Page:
"If I had known it was before the board, I would have been there," Maria Mahon said of the BOE meetings. "I guess this is a lesson that we always have to be paying attention to."
Many were hoping to hear the council reject the consolidation proposal, and while the agenda item said "possible action," there was nothing to act on, Council Chairman Vincent Cervoni said.
"I have no motion before me," he said, which prompted Councilor Christina Tatta to make a motion that the council urges the board not to investigate consolidation any further. Her motion, and Councilor Craig Fishbein's second, drew cheers from the crowd, but the council rejected that motion.
"We have a lot of people here tonight, and we have procedures in this town, and to my knowledge no one has requested that this body do anything in any official manner,” Fishbein said. “Unfortunately people don't know the procedure." Raccio said the board wanted approval to go out for an architectural study of the Lyman Hall campus and its ability to accommodate a new school, but that was not part of its request on the agenda.
"There's nothing unusual about something coming from the Board of Education with discussion and possible action," Cervoni said. "The only requirement is that the administration make a recommendation if there is some financial impact, and that is not being sought tonight."
And the whole thing could be moot, Fishbein said, in light of the fact that in eight months there will be a new administration, council and school board elected.
Tatta's motion stemmed from her research into what other districts have done when faced with the same situation, she said. Enrollment projections can end up being wrong, she said, pointing to one district that built a new school that was too small by the time it opened, resulting in students attending classes in trailers outside the building because a farm had been sold and dozens of homes built on it.
"We know we have lots of farmland in town that they're trying to sell. I'm concerned that even if one of those farms sells that could be 100 houses," she said, noting that shortly after she bought her house, a nearby farm sold that resulted in dozens of new homes. "I'm concerned if we max ourselves out on a new consolidated high school, we will have no room for growth," she said.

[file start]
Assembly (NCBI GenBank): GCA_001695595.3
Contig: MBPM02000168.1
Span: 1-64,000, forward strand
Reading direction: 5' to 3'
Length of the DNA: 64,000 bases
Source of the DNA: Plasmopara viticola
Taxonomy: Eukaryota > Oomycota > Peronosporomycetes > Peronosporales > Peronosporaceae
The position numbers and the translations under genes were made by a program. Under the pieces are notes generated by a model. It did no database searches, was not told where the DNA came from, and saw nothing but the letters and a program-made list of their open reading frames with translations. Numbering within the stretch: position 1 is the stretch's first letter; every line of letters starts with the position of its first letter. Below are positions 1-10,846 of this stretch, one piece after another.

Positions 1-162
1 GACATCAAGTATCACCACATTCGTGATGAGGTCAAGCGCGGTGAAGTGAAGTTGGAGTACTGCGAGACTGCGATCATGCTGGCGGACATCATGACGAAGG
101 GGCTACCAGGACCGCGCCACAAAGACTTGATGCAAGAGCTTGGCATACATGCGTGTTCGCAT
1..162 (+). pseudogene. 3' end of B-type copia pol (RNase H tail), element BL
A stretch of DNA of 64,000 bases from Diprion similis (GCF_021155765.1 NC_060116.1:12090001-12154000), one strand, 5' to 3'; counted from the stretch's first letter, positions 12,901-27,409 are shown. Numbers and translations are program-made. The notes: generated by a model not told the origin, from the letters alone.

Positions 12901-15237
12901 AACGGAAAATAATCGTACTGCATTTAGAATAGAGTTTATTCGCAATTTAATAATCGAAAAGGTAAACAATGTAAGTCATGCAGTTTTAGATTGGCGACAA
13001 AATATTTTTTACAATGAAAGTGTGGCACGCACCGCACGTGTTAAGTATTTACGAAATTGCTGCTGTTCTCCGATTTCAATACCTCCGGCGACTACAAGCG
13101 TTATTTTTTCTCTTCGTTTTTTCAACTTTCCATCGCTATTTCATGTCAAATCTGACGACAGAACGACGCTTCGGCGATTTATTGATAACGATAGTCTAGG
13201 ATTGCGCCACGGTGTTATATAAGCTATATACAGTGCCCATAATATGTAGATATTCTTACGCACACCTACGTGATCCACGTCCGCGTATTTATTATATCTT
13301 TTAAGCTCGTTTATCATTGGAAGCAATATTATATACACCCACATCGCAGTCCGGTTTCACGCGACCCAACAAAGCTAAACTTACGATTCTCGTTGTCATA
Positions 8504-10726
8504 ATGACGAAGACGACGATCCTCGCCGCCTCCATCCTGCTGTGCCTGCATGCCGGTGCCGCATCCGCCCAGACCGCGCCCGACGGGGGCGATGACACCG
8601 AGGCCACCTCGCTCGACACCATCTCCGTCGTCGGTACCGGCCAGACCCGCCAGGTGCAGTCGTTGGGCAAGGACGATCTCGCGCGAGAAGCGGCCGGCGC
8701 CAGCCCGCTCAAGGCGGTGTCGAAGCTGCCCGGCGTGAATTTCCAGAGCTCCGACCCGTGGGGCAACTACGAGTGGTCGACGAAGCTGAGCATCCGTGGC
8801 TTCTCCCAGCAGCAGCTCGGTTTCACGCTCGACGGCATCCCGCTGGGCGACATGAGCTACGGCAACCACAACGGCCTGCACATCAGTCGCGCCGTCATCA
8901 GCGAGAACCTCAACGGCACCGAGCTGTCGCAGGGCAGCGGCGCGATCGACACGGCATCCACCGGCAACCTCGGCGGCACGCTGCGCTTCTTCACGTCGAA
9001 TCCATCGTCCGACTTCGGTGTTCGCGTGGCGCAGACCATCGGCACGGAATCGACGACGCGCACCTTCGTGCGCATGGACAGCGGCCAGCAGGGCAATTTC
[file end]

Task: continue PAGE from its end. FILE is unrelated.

She also questioned placing it on the Lyman Hall campus. "I don't think the neighborhood can handle" the additional traffic the consolidated school would bring, she said. "It's a tight residential neighborhood."
Zandri said Wednesday that he would like to see the question go to a referendum, but there is a procedure that needs to be followed for that to happen.
"Unfortunately we don't have a system in town that allows it to go directly to referendum. The charter doesn't supply for that," Zandri said. "If there is a decision, a vote, that the electorate doesn't like from the council, that is their kick off. They have a 30-day period to collect 10% of the signatures of the registered voters that voted in the last election — I believe that would be about 2,900 electors — and then it would force a referendum.”
"If we had a mechanism for it, I would be all for it," he said. "Other towns vote on budgets and major decisions. Their charters are structured for that. Ours never was. If ours was set up for a referendum, I would 100% be for people getting out there and voting."
Raccio said Wednesday that the board will likely meet next week to decide what its next move will be.
What there is no question about is that something needs to be done, Town Councilor Autumn Allinson said Wednesday.
"Wallingford needs to look toward the future and if we want to be a town that is known for top education, we need to invest in it," she said. "Right now our state standing on academics is low despite having low class sizes in most cases. If we want to be better, we have to do better. That means investing in our staff, kids and facilities at all grade levels."